“The University was notified last minute that pullman cars would be unavailable,” the Associated Press reported. “The Vols had intended leaving Knoxville Thursday afternoon, but changes in schedules necessitates departure at 6:10 a.m. instead [on day coaches].”

    The Vols’ starting lineup seemed to derail before leaving Knoxville when another Kingsport native, tackle Denver Crawford, injured himself during a scrimmage two days prior. Down a man and taking two freshmen on the trip, Coach Barnhill said he “would be glad to settle for a touchdown victory.”

    No such luck.

    The Vols tied with the Gamecocks 0-0 in what was then a non-conference game. Tennessee joined the Southeastern Conference while South Carolina remained in the Southern Conference. The Gamecocks went 1-7-1 that season with the only win coming against the Citadel.

    So, how did Tennessee perform the rest of the season after tying with the dismal Carolina team? The Vols got back on track, finishing the season 9-1-1 as Sugar Bowl champions.

    Sept. 24, 1956

    Knoxville Journal sports editor Ed Harris continued a tradition of reporting travel plans as the Tennessee Volunteers and head coach Bowden Wyatt set out to face Auburn, not on the Plains, but in Birmingham. They traveled not on planes, but again on trains.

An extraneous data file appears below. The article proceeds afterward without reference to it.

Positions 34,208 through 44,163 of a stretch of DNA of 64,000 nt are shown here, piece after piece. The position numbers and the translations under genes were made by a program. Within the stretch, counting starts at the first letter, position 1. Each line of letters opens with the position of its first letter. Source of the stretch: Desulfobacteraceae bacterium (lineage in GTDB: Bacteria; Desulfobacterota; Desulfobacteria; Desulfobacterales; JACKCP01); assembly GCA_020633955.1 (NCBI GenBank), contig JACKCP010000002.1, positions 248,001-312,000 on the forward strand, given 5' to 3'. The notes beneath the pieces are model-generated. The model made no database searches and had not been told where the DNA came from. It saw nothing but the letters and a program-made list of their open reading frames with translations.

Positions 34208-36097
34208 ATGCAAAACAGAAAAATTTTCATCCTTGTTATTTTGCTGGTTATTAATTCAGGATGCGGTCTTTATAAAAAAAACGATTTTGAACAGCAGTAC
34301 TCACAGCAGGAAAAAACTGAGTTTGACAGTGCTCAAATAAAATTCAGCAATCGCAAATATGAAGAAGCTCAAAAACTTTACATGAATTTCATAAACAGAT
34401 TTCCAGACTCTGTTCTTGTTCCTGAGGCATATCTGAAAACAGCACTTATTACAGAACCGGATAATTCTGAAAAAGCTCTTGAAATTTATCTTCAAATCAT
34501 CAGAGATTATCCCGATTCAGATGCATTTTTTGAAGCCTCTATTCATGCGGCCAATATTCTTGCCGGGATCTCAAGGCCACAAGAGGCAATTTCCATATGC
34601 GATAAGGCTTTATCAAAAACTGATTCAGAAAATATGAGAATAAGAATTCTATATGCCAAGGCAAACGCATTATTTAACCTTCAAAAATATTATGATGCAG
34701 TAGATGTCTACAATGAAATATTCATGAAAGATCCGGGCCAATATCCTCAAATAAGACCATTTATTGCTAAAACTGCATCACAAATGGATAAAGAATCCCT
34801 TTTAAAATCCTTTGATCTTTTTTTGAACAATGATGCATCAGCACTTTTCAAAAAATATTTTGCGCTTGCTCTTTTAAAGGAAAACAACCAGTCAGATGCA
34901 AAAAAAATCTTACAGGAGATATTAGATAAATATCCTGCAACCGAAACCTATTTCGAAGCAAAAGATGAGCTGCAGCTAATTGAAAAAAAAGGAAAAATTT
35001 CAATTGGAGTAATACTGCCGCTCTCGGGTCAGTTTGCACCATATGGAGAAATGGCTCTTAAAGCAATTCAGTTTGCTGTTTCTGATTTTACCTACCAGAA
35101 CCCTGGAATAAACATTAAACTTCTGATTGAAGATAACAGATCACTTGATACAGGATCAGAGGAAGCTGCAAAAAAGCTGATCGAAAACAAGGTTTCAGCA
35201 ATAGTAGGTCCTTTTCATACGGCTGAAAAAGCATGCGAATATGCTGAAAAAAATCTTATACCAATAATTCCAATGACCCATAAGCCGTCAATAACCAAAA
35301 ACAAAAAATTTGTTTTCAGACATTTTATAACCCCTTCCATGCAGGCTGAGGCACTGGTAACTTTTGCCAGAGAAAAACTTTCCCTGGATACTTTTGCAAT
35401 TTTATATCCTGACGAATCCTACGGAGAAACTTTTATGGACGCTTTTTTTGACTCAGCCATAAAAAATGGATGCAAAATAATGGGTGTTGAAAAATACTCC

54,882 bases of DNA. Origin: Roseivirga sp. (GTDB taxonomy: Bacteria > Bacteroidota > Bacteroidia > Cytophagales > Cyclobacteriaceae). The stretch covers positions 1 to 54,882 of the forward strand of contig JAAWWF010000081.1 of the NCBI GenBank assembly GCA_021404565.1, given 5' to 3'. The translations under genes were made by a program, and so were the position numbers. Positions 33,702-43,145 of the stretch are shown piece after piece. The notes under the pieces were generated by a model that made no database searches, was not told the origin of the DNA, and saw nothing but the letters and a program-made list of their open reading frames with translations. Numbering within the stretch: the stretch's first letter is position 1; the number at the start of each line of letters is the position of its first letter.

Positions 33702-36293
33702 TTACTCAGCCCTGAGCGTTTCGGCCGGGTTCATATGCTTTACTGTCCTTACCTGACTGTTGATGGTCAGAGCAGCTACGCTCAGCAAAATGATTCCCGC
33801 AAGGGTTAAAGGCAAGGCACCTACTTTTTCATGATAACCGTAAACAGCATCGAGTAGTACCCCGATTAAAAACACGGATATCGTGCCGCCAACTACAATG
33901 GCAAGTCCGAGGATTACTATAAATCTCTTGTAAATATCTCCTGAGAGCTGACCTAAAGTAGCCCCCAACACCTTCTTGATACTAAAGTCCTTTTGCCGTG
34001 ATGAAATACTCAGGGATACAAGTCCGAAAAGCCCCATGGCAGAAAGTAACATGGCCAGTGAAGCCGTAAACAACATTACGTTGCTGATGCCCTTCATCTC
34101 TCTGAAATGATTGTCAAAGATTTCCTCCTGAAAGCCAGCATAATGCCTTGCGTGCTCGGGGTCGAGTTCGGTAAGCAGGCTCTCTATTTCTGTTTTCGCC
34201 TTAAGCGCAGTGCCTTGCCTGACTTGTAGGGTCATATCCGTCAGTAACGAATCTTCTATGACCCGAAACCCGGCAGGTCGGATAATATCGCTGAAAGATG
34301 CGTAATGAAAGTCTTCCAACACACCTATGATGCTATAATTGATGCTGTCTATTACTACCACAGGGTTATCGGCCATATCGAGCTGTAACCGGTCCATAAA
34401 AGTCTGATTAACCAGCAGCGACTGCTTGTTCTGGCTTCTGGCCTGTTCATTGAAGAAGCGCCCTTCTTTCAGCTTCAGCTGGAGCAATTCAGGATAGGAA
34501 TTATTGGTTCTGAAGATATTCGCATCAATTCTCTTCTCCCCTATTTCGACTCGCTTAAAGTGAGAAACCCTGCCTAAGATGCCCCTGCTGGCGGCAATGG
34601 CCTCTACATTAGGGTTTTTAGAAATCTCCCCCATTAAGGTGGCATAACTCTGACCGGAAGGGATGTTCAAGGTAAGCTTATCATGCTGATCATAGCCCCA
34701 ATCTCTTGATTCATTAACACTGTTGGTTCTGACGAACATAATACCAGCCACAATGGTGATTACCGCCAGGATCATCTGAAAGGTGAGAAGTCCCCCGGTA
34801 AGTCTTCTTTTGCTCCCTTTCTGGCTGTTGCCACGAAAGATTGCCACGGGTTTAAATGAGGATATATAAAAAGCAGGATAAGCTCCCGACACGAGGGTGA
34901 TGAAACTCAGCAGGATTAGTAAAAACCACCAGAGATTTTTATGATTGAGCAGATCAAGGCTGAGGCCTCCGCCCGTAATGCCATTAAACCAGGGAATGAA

“Wyatt and his Vols will entrain for Birmingham Friday night,” Harris said. “Special cars have been added to the regular Southern Railway train that night for the Vols and also fans who will accompany the team.”

    At the time, officials expected a large crowd for the game, anticipating a sellout of 44,000 – significant for the era pre-super stadiums. The match-up marked the first for the two teams since 1939, and all eyes remained on the Volunteers and the Tigers.

    The Tigers seemed to have their claws sharpened for the season opener.

    “The Vols will need to be in tiptop shape as they can expect Auburn to use plenty of wide running plays, plus an aerial display that could rank favorably with any in the South,” Harris wrote. “[Howie] Tubbs is an effective forward passer, also an excellent runner.”

    The Vols needn’t worry about Tubbs.

    Tennessee won the game 35-7 against Ralph Jordan’s Tigers. Jordan, only in his sixth season, would bounce back in later years earning a record of 176-83-6, making him the winningest coach in Auburn history and leading to the addition of his name on Jordan-Hare Stadium in the Plains.

    That season, the Vols earned a record of 10-1 with the only loss coming in the 1956 Sugar Bowl against Baylor. They finished No. 2 overall in the AP Poll.

    The 2019 Tennessee Vols have a week to rest and make adjustments before facing No. 3 Georgia at Neyland Stadium in Knoxville on Oct. 5.

    Lexie Little is a journalist from Kingsport, Tennessee, who holds a Bachelor of Communication degree from the University of Tennessee with majors in both Journalism & Electronic Media and French & Francophone Studies. She's a contributor to RTI and writes the weekly column "The Week in UT Sports History." Lexie formerly worked as a feature writer for VIPSEEN Magazine and continues to freelance for various publications as she earns her master's degree from the University of Georgia Grady College of Journalism and Mass Communication.